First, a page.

Hopefully some combination of these tactics puts your quarry in your hands. All that remains, if you’re in a big store, is to take it up to the till, work out a mutually satisfactory arrangement with the teller re: your change (the ideal: a 75-CFA discount. Who has change for something that ends in 75 CFA? Stand your ground on this), get your receipt stamped by someone by the door, and then - crucially – remember where you actually found this item so you can tell others and later re-stock. (FYI, for those who are interested – those sweet orange stacking files, front left in the photo? Tsekinis, in Akwa. I *think* they also supplied the hot pink clipboard – if so, they’re clearly a go-to source for neon plastic office supplies that I may need in the future. They are definitely where I found the baking pan.)

If you are shopping on the street, the vendor will be much less particular about the stamped receipt and usually much more helpful about finding change. However, you will probably get sunburned while you stand around bargaining. Re-apply, Anglo shopper!

I have mentioned the two main categories of things you might shop for, with their ease of discovery and reasonableness of price compared to that in, say, Boston; however, I would be remiss if I did not discuss two other categories.

1.      Things that, if they exist, cost 7-20 times as much as one might expect them to. These include:
a.       Clothes hangers with clips. I spotted some for sale at an expat supermarket for about $9 apiece. I heard that a more local-friendly mart would be getting some cheapo-looking ones at the end of the month, but that month was October. How do people here hang up their pants and skirts? HOW?! For clothespins on wire hangers do not work.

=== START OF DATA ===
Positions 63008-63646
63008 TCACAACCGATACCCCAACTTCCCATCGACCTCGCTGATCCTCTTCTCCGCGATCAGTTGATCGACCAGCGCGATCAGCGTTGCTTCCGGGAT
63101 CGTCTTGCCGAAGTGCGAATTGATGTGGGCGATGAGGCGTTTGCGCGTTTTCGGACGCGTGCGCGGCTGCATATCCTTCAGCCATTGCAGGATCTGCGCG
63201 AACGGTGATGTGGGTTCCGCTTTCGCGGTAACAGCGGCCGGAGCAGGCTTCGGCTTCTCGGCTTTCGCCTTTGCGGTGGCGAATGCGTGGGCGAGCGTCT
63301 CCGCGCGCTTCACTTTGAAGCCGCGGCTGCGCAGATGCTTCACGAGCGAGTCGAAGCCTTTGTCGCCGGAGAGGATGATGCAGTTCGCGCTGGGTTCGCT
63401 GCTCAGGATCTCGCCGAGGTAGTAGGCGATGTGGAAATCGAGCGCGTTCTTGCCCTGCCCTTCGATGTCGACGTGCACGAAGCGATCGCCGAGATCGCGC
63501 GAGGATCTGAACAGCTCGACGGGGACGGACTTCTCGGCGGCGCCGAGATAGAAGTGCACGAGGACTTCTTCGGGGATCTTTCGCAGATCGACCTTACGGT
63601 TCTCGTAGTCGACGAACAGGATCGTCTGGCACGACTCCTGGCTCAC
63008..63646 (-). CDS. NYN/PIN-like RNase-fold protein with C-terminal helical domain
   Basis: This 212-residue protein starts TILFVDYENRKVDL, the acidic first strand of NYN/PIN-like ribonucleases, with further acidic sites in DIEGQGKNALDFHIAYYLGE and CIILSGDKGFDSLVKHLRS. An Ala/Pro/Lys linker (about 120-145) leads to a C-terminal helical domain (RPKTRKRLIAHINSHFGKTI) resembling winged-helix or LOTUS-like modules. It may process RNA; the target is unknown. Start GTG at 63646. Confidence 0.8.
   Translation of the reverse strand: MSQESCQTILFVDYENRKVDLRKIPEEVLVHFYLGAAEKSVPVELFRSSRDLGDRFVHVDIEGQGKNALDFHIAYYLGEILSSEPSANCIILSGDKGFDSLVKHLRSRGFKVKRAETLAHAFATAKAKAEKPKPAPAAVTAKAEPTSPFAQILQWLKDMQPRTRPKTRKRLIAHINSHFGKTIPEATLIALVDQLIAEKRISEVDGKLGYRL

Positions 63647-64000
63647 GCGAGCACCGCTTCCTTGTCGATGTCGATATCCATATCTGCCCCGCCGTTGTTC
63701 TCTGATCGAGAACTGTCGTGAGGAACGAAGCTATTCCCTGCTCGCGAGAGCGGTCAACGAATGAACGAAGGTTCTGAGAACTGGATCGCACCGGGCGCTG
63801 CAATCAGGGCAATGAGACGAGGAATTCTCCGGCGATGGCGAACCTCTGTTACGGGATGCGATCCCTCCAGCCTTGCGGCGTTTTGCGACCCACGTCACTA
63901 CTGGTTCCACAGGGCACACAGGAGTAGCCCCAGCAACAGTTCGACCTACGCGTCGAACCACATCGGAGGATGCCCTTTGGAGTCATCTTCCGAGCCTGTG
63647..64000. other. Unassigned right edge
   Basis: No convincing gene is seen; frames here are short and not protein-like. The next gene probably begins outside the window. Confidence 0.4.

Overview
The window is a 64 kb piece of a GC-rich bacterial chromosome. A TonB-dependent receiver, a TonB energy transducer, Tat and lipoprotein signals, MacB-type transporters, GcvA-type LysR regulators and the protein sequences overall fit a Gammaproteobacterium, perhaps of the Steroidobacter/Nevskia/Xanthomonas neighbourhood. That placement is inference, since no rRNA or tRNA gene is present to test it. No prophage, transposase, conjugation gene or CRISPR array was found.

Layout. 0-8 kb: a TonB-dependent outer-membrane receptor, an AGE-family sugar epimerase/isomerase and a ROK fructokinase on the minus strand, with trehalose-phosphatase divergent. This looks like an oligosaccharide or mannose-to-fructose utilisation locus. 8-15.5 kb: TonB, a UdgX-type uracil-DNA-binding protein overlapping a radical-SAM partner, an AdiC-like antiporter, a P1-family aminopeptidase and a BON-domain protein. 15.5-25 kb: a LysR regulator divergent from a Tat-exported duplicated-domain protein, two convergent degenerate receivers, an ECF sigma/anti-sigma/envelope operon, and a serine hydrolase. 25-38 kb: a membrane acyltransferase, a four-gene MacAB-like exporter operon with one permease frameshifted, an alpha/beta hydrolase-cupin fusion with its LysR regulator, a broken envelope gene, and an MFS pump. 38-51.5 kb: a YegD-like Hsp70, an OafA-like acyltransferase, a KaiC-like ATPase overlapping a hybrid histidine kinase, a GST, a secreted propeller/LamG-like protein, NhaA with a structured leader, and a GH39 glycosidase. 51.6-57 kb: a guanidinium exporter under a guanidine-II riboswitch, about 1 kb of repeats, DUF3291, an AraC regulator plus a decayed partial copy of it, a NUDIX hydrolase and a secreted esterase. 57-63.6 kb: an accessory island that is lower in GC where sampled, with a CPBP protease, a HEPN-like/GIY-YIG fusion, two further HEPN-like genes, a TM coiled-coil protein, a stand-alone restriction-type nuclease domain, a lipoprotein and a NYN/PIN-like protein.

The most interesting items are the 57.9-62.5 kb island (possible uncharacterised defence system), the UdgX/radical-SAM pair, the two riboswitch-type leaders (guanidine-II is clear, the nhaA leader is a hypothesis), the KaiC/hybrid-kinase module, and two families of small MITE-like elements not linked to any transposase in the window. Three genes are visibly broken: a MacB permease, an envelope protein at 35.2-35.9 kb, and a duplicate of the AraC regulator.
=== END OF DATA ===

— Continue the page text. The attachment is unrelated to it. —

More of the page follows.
b.      Baking soda. After one time buying tiny sachets of Alka-Seltzeresque powder from the guy on the corner who also sells doughnuts, soap and cigarettes, and about a week or so carefully sprinkling the tiny sachets into the cat’s litter box, a large box was finally found at Casino supermarket. Price: I don’t like to think about it, because I prefer to think of myself as someone who makes rational purchasing decisions. Suffice it to say that it was about 7-9 times what I had expected, and that I walked it straight up to the cash register and never looked back.
c.       Hanging files. There is just…no such thing. What can I say? Binders are not the same. Nor are the 3 tiny accordion-file briefcases below the map of Cameroon. Words fail me.

The above is a small slice of the pie, but a bitter one. Thank you, then, universe, for the last category – the one that eases the sting of all that went before. This category, larger by far than the preceding one, I shall call:
2.      Things that are cheaper and easier to find in Douala than in Boston. It includes:
a.       Socks
b.      Shoes
c.       Sunglasses
d.      Sponges
e.       Hats
f.       Tissues
g.      Mayonnaise
h.      Chargers and converters
i.        Wind chimes
j.        Jump ropes
k.      Kola nuts
l.        Peanuts